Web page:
Even if the CCI’s re-interpretation in this case is taken to be correct, the CCI’s approach in the Nagrik Chetna Manch case decided on May 1, 2018, merely 12 days later, tells another story. The CCI decided that it would not provide any value reduction to two of the five applicants on the grounds they did not provide significant value addition to the evidence that the DG already possessed, notwithstanding the fact that the applicants cooperated with the investigation throughout and accepted information indicating the modus operandi of the cartel and evidence in their possession [Paras 132 and 133]. This decision is not only inconsistent with Zinc-carbon dry cell manufacturers cartel case in that parties similarly placed under the leniency provisions were granted a reduction in penalty, but it also suffers from internal inconsistencies. For example, the CCI does not apply the same standard to all the applicants. The CCI notes in one instance that the value addition by one of the parties, Ecoman Enviro Solutions, was minimal but proceeds to grant a 25 per cent reduction in penalty to Ecoman on the ground that it cooperated continuously and accepted information indicating the modus operandi and evidence in its possession [Para 125]. Additionally, the CCI adopts a “good value addition” metric when granting reduction to some applicants while adopting a “significant value addition” metric in denying a reduction to other applicants.
Besides the patent unfairness in applying differing standards, it also sounds an alarm about the wide discretion that CCI has assumed to itself. Another manifestation of this discretion is CCI’s disregard for confidentiality. Regulation 6 makes confidentiality of the identity of the applicant or information received the default rule. In its order, the CCI did not maintain confidentiality of the identity of the applicants and also disclosed specific details about the informed received such as the content of emails, names of certain customers and the extent of overcharge. Unlike in Brushless DC Fans, the CCI makes no mention of a waiver by the applicant either. Since confidentiality is one of the most important safeguards encouraging cartelisers to confess, an attempt to whittle down confidentiality as in this case or in Nagrik Chetna Manch where the CCI held that “Confidentiality does not extend to evidence obtained or collected by the DG, even if the evidence is obtained from a Lesser Penalty Applicant” may deter potential leniency applicants in the future and dislodge the leniency regime in India.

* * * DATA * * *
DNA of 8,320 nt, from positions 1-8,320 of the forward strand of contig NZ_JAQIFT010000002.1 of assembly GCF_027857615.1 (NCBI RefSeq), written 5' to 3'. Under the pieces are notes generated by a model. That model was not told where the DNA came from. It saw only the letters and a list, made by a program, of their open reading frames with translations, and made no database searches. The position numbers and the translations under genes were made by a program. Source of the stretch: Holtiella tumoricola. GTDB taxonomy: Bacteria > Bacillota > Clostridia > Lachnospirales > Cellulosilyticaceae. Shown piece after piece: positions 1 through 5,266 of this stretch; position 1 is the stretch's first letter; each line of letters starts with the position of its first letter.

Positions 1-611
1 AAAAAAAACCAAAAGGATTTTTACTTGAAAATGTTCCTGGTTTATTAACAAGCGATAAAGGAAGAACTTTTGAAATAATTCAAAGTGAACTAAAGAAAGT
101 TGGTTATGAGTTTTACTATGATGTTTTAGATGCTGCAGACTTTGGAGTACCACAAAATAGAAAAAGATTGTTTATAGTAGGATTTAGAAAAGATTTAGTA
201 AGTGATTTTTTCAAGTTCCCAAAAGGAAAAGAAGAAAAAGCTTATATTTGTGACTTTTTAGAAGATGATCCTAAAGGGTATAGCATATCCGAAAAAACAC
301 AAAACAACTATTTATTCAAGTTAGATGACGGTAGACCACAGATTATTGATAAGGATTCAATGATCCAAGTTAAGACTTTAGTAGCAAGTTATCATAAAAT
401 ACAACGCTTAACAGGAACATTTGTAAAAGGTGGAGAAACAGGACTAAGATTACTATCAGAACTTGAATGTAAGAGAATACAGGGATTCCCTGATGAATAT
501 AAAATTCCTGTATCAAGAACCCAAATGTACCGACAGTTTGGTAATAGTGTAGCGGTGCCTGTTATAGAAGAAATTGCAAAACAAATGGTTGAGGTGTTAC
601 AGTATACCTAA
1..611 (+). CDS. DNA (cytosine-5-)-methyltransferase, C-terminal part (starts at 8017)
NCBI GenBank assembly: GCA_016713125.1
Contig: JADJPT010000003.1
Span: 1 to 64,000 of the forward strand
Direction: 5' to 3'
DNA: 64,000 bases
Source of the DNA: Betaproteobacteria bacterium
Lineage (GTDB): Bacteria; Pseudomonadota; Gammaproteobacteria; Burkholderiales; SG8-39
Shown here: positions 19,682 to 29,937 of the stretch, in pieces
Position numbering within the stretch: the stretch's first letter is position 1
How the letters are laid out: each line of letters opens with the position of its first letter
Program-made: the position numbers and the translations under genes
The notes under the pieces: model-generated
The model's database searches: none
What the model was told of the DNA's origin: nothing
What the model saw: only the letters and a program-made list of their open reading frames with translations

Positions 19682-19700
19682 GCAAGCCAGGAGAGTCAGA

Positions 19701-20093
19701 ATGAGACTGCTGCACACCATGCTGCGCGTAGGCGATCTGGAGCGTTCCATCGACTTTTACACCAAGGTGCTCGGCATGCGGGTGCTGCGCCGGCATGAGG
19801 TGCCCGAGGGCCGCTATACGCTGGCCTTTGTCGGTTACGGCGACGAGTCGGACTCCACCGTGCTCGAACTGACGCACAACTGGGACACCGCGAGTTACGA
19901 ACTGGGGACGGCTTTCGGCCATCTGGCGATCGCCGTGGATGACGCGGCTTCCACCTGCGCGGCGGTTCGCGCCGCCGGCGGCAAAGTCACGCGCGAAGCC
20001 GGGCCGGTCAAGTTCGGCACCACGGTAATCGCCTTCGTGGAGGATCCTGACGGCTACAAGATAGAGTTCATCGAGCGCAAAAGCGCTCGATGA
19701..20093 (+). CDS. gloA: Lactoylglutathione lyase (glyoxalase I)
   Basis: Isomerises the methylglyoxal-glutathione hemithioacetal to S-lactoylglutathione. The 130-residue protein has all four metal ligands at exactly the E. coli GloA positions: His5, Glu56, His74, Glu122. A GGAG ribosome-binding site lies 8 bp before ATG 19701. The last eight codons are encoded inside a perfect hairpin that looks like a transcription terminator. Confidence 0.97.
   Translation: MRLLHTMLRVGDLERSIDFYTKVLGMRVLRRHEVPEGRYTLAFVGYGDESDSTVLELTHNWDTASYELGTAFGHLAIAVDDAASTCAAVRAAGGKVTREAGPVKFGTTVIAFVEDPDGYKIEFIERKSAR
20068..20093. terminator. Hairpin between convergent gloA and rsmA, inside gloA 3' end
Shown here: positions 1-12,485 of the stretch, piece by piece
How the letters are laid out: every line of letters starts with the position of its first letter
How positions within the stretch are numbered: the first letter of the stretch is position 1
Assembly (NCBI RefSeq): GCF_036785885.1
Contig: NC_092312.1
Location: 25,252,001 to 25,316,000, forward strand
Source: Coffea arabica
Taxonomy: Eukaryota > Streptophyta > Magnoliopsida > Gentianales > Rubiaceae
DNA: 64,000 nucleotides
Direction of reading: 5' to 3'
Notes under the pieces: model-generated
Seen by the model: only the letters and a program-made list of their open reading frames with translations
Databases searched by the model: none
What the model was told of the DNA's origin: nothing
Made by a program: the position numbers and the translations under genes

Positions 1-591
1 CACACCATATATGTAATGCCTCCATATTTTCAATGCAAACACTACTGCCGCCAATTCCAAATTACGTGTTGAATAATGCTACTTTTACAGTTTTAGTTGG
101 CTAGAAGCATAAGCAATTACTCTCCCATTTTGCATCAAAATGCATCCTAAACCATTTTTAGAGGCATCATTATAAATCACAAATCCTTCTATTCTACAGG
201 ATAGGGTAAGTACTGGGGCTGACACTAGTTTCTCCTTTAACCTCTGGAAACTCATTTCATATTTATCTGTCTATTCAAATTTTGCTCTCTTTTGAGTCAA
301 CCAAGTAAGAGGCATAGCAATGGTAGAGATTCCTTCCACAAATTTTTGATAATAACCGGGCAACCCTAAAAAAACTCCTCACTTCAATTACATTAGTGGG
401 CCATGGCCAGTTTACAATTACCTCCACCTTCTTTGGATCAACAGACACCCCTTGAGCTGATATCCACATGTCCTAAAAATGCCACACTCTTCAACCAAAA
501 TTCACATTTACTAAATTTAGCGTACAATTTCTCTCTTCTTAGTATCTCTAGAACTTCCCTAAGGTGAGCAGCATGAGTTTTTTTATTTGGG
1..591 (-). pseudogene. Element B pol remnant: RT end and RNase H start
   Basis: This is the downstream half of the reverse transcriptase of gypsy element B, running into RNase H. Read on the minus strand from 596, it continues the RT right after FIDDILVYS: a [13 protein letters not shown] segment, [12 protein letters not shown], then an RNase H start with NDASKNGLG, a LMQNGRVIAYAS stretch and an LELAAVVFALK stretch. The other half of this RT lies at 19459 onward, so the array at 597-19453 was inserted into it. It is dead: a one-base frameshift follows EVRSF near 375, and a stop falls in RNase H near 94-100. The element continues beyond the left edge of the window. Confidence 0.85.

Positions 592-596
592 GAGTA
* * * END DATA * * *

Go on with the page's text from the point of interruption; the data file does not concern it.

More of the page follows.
While 100% leniency is a high price to pay for cooperation, the overwhelming consensus is that it is a price worth paying in exchange for the resources that are saved in detecting cartels and the accompanying deterrence effect. To ensure these goals are achieved, it must be predictable to enable potential applicants to calculate the costs and benefits of seeking leniency. The lack of consistency in the approach of the commission in granting leniency common through the three decisions and the wide discretion is a cause of concern as it undermines the predictability of the rather robust leniency program guaranteed by the Act and the Regulations.
Note: This is a republished version of the article published on IndiaCorpLaw.